Pitino spurns Greek team, focused on NBA job

Naismith Hall of Fame coach Rick Pitino has turned down an offer to return as president and coach of Panathinaikos, the franchise he led to a Greek League championship this season, Pitino told ESPN on Friday.

Pitino wants to return to a full-time pursuit of a job in the NBA — coaching, player personnel or an advisory role, he said.

He led Panathinaikos to a Greek Cup title, completing a 15-0 season. The team was 7-0 when Pitino arrived. Pitino led the team into postseason play in the EuroLeague playoffs too.

Pitino is one of his generation’s most celebrated coaches and innovators, winning NCAA titles at Kentucky and Louisville, reaching seven Final Fours and claiming conference titles in the Big East, SEC and ACC. His career has also been marred with scandals that led to his demise at Louisville, where the national title victory and two Final Four appearances were vacated and he was fired in 2018.

The 66-year-old Pitino was dismissed at Louisville in the aftermath of the FBI investigation into college basketball. Testimony and recordings of government-taped calls suggested that Pitino was unaware of the payments made to a former Louisville recruit’s family.

The FBI inquiry was the final in a series of scandals at Louisville — including an NCAA investigation into strippers and prostitutes used in recruiting visits with players at the school.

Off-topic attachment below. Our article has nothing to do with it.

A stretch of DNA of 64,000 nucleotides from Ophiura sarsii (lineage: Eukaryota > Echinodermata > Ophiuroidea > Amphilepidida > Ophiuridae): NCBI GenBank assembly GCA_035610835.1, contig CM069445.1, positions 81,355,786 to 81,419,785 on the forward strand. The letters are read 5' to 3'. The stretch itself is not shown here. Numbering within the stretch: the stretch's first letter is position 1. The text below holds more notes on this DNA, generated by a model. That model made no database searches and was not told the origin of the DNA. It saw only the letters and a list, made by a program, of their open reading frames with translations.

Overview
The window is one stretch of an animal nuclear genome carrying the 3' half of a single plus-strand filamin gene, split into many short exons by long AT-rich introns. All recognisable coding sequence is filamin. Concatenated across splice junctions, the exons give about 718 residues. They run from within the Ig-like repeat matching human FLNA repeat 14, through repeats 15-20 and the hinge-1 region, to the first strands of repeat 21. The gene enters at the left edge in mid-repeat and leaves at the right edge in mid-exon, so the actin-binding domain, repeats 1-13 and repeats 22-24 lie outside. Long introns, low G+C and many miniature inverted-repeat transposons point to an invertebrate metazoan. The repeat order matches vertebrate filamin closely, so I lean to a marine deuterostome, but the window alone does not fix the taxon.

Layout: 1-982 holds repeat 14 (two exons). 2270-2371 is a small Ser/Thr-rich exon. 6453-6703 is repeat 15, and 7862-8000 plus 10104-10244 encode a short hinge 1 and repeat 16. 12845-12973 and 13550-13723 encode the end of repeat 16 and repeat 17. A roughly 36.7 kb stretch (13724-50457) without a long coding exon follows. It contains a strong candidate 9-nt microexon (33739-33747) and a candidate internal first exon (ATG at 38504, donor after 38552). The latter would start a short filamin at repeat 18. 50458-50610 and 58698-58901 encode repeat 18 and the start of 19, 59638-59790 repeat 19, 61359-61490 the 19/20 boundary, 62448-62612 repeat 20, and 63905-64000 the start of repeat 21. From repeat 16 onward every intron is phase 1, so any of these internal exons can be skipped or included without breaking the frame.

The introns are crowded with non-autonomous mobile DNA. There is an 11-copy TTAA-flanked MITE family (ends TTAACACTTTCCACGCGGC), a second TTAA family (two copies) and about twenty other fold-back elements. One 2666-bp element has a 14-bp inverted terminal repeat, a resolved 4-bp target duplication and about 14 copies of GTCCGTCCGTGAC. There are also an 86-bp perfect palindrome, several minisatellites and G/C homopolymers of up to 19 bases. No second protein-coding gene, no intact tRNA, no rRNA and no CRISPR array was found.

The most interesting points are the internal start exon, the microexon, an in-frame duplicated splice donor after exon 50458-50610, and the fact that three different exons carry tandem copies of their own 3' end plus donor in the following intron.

In the NBA, Pitino resigned from the Boston Celtics early in his fourth season in 2001 with a 102-146 record. He was considered to have been overwhelmed with dual roles after signing pro sports’ biggest coaching/executive deal to date (10 years, $70 million). He resigned with nearly $30 million left on the deal.

“I’m not looking for any of that [control] at this stage of my life,” Pitino told ESPN in December. “I want to develop teams and develop players and build a winner. I value analytics. I want to fit into an organization. At this stage, that’s all I’m interested in.”

Pitino had a shorter, but more successful, run as coach of the New York Knicks in the late 1980s, winning an Atlantic Division title and reaching the playoffs twice (1988, 1989) before leaving for Kentucky. Under Pitino, the Knicks won 52 regular-season games and reached the conference semifinals in his final season with the team.

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